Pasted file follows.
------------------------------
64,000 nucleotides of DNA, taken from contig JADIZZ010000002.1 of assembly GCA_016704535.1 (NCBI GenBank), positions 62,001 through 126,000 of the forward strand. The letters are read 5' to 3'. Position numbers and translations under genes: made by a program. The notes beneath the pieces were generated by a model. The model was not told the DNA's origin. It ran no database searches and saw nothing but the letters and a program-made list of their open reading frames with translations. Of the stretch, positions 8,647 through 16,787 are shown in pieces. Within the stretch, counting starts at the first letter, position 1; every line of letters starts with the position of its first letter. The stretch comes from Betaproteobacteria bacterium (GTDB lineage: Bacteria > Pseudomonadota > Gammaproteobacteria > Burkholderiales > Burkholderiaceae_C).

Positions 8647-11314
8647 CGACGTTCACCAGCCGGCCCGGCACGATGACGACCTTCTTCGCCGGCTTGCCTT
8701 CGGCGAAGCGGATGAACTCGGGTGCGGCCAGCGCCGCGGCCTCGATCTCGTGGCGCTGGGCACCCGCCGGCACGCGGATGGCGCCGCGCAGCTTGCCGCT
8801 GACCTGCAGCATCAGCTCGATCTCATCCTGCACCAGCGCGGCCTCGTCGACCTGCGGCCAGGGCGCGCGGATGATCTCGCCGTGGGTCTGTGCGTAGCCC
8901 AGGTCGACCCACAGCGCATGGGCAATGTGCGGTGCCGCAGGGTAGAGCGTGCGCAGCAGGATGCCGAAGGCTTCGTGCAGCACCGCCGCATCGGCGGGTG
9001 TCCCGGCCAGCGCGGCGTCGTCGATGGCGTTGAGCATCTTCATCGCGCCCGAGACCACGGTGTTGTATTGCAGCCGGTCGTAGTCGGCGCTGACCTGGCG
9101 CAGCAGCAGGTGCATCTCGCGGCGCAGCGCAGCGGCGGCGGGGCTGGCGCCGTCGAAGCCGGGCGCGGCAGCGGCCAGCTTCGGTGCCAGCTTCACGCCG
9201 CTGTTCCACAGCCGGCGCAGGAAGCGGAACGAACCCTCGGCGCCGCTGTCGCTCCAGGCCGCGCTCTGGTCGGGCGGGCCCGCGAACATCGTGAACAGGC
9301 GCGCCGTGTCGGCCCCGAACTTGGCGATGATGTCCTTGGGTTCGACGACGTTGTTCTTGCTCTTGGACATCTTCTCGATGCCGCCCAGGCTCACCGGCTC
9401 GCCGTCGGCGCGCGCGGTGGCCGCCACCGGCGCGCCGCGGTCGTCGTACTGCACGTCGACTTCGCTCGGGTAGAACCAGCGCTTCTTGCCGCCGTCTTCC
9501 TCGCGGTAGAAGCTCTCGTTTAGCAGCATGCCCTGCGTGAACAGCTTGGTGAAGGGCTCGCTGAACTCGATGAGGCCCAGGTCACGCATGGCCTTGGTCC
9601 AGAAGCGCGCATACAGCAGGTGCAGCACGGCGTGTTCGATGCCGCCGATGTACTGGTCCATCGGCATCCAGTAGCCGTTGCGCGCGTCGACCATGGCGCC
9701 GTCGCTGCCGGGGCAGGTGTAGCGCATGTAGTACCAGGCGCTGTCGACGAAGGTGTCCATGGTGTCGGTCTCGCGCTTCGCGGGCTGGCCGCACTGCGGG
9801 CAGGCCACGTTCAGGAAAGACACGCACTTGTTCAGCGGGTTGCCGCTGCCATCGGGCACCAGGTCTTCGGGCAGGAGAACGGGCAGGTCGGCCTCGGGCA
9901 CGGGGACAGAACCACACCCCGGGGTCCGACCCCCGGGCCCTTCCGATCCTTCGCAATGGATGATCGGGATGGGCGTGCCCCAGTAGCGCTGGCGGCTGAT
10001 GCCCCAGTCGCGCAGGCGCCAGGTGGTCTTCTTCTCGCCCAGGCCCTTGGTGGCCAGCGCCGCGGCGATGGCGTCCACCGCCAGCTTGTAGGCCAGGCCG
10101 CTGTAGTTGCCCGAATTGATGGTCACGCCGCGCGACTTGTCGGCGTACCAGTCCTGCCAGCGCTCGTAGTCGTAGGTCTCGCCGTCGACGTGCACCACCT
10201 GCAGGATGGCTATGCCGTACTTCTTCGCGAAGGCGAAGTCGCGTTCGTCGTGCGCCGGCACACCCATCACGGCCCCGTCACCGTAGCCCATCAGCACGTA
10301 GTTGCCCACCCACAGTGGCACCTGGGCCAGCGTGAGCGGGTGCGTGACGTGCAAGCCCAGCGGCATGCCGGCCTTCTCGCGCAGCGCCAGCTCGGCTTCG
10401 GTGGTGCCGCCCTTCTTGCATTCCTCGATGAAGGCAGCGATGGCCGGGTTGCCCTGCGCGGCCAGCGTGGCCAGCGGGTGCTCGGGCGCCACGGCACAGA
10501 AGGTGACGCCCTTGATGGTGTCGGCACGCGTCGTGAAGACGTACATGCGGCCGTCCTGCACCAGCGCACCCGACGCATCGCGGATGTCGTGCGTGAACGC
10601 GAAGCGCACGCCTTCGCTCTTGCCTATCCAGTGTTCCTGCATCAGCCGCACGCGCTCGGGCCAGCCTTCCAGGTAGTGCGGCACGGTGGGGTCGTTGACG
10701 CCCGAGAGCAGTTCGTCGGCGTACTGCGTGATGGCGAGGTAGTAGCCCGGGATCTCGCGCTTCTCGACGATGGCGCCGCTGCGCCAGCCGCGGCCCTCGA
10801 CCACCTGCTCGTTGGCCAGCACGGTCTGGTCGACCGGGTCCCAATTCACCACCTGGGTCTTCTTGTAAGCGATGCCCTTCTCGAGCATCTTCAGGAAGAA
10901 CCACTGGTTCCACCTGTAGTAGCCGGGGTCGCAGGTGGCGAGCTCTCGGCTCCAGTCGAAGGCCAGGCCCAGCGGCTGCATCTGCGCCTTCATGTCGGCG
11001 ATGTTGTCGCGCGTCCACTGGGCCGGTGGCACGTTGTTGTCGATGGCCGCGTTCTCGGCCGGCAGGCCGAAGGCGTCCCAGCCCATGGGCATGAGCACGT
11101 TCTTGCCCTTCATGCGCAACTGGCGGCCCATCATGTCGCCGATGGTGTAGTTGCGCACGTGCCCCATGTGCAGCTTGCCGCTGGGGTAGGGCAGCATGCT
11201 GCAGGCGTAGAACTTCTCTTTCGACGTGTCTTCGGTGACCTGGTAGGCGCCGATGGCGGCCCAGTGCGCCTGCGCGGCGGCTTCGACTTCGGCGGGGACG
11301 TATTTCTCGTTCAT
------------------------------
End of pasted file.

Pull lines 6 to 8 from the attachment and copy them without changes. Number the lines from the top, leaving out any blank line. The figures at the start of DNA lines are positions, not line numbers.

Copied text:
8901 AGGTCGACCCACAGCGCATGGGCAATGTGCGGTGCCGCAGGGTAGAGCGTGCGCAGCAGGATGCCGAAGGCTTCGTGCAGCACCGCCGCATCGGCGGGTG
9001 TCCCGGCCAGCGCGGCGTCGTCGATGGCGTTGAGCATCTTCATCGCGCCCGAGACCACGGTGTTGTATTGCAGCCGGTCGTAGTCGGCGCTGACCTGGCG
9101 CAGCAGCAGGTGCATCTCGCGGCGCAGCGCAGCGGCGGCGGGGCTGGCGCCGTCGAAGCCGGGCGCGGCAGCGGCCAGCTTCGGTGCCAGCTTCACGCCG